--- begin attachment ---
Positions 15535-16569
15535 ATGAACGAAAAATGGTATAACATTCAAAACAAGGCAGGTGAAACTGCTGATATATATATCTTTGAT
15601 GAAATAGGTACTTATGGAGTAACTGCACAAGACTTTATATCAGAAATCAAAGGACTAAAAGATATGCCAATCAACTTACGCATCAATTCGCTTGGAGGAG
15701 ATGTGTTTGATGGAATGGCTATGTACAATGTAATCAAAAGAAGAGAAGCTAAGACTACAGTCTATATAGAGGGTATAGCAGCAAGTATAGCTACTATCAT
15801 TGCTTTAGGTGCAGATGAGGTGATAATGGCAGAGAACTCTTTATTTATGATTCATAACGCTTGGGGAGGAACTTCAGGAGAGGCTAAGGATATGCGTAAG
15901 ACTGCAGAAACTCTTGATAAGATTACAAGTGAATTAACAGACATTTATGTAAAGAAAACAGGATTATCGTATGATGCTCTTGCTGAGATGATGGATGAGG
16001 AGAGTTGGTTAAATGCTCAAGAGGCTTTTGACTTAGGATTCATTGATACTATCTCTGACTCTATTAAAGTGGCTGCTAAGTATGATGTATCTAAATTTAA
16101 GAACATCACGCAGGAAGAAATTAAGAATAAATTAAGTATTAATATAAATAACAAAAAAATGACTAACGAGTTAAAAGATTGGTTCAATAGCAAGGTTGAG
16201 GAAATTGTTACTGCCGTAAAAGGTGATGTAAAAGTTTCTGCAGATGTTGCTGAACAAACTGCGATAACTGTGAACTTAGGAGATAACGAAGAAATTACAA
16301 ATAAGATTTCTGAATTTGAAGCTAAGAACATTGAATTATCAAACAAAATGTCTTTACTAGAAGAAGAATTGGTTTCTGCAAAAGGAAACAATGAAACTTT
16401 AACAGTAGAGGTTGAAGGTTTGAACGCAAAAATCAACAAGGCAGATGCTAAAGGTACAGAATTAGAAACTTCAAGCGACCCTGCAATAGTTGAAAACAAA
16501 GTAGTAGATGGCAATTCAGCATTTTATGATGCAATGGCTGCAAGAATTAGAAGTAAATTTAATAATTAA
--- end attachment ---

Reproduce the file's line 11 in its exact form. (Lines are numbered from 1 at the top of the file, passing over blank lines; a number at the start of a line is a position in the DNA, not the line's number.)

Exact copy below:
16401 AACAGTAGAGGTTGAAGGTTTGAACGCAAAAATCAACAAGGCAGATGCTAAAGGTACAGAATTAGAAACTTCAAGCGACCCTGCAATAGTTGAAAACAAA